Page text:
Posted - May 15 2008 : 21:03:33
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Question from Cathy: “Can someone act like myself and send e-mails in my name to other people...Our identites are stolen all the time, how about our e-mails?”
Great question, Cathy. The short answer is, “Yes, people can send email that looks like it came from you”. This is even simpler to do when you use web-based email like Hotmail, or Yahoo! Mail, or Google's Gmail. Even if you don't use one of these, most ISP's (Internet Service Providers) now provide a web-based email alternative, so it's really possible for just about anyone to masquerade as someone else. What would someone need to do this? All such a person would need would be your login credentials, in other words, your user name and password. With this, he could log into your web-based account and do anything you can do. In fact, whoever has your credentials is you, as far as the computer is concerned. You can limit what this person can do by using a local email program like Outlook, Outlook Express, Windows Mail, Mozilla Thunderbird, or similar program. An email program like this running on your computer will download your new messages and then delete them from the mail server. This way, any confidential communications that may come in through email will not be visible to that person. You can further limit someone's actions by changing your password every so often. You should change your password immediately if you suspect your account has been compromised. This might require contacting your ISP and if you're using a local program to manage your email, you'll definitely have to change your password there also.
In a business setting, it's important to log off or lock your computer if you're going to be away from it for a while, especially if, say, you suspect that someone might dash off a nasty missive to your boss.
Finally, a virus might also do this as well. Since 1999, viruses have popped up that would send themselves to your friends by reading your address book. When this became widely publicized, the technique was modified to pull an address at random from your address book and send the message so that it appeared to come from that person. That way, the virus would hide which computer was really compromised.
Cool Site: weather.com. I know, everyone already knows about The Weather Channel's website, weather.com. But the thing I want to focus on here is their interactive weather map. It combines the Microsoft equivalent of Google Earth, called Microsoft Virtual Earth, and weather sources from around the country. You can center the map on your location, right down to the street level, and see things like radar, cloud cover, temperature, wind speeds, dew points, or past precipitation. You can choose to see either a roadmap, or satellite/aerial imagery, and all overlaid with the info you're interested in. You can even set the radar images in motion and see how the weather has changed over the last hour, in five minute increments. The map stays between five and ten minutes behind, so it's not real-time, but it's not bad and is updated approximately every five minutes. If the map is in motion, it tends to stay closer to ten minutes behind. If not, then the most recent update will be shown.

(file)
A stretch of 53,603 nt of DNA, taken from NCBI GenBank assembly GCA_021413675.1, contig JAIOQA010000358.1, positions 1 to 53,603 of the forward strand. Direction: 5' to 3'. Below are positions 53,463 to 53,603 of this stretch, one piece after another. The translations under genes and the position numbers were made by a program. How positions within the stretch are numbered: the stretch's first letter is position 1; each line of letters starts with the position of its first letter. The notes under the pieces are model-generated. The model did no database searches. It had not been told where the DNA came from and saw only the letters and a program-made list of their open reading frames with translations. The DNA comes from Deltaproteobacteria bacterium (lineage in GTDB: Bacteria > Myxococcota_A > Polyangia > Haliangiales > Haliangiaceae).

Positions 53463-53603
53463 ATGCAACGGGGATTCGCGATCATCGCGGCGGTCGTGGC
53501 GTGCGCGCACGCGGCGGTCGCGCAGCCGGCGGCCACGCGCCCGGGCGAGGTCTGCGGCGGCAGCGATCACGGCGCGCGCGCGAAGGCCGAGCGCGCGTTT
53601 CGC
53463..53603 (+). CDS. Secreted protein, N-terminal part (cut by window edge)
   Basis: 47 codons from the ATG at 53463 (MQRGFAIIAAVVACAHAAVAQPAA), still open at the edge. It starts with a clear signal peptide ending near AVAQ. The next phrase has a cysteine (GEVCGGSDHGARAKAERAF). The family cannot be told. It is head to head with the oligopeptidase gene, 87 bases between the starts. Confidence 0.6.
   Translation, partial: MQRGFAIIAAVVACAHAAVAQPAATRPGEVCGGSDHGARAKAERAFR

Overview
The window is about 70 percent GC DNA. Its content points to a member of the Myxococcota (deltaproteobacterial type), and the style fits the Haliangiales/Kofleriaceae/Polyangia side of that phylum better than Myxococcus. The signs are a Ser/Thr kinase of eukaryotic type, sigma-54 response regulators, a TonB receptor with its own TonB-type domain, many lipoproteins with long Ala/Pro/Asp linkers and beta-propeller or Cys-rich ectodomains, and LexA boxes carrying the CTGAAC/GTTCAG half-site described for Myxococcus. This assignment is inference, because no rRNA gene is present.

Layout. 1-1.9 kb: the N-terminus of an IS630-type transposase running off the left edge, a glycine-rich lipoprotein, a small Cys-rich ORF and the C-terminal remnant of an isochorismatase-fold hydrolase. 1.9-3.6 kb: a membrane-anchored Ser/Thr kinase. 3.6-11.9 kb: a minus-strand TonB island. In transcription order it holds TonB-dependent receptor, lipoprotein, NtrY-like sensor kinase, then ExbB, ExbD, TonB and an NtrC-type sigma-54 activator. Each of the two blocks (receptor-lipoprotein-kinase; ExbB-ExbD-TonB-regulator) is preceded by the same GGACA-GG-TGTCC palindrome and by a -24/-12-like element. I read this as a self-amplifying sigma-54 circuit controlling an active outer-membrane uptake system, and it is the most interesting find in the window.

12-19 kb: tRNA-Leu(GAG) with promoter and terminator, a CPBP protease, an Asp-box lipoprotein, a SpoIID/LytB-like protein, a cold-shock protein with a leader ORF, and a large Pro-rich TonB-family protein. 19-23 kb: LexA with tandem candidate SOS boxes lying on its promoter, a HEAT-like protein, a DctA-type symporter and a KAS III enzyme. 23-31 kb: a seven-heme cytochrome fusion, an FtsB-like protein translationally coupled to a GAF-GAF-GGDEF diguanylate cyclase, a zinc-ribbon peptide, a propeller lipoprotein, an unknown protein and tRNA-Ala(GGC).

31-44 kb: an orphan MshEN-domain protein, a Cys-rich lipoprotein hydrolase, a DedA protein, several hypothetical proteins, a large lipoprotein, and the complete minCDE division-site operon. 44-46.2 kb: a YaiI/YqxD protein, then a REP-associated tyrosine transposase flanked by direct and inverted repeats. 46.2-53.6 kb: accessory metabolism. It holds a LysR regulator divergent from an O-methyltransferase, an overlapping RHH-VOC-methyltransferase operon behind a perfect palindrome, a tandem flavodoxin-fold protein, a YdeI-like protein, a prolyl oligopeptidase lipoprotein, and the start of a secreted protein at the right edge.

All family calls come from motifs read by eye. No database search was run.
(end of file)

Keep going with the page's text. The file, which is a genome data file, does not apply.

Forum Exclusive: Current Interactive Weather for Jacksonville If you're in another ZIP code, go here and then type in your ZIP code at the top.
Cool Gadget: This week's gadget is a software gadget, called Auslogics Defragmenter. Fragmentation can kill the speed of your computer and make your hard drive work harder than it should. Defragment your computer's hard drive at least once a month, and right before you install new software. We'll have a link in the forum.
It's All “Geek” To Me: Protocol: An agreed-upon format and set of rules for exchange of information. For instance, in the book of Esther, you couldn't necessarily just go see the king, even if you were the queen unless he either summoned you, or extended the scepter when he saw you. This was the law in Esther's day. You may be familiar with “Robert's Rules of Order”(official site) (Google search) that govern things like business meetings. Computers also have rules that govern how information is to be exchanged. Without something like “Robert's Rules” you would have chaos and nothing could get done. Protocols in Geek-speak allow computers that wish to communicate to do so in an orderly fashion, so that the users of those computers can get something done.
LinksThe Weather Channel: http://www.weather.com
Auslogics Defragmenter: http://www.auslogics.com/disk-defrag
Protocol Definition from NetLingo: http://www.netlingo.com/lookup.cfm?term=protocol
Protocol Definition from Wikipedia: http://en.wikipedia.org/wiki/Protocol_(computing)
Robert's Rules of Order, Official Site: http://www.robertsrules.com/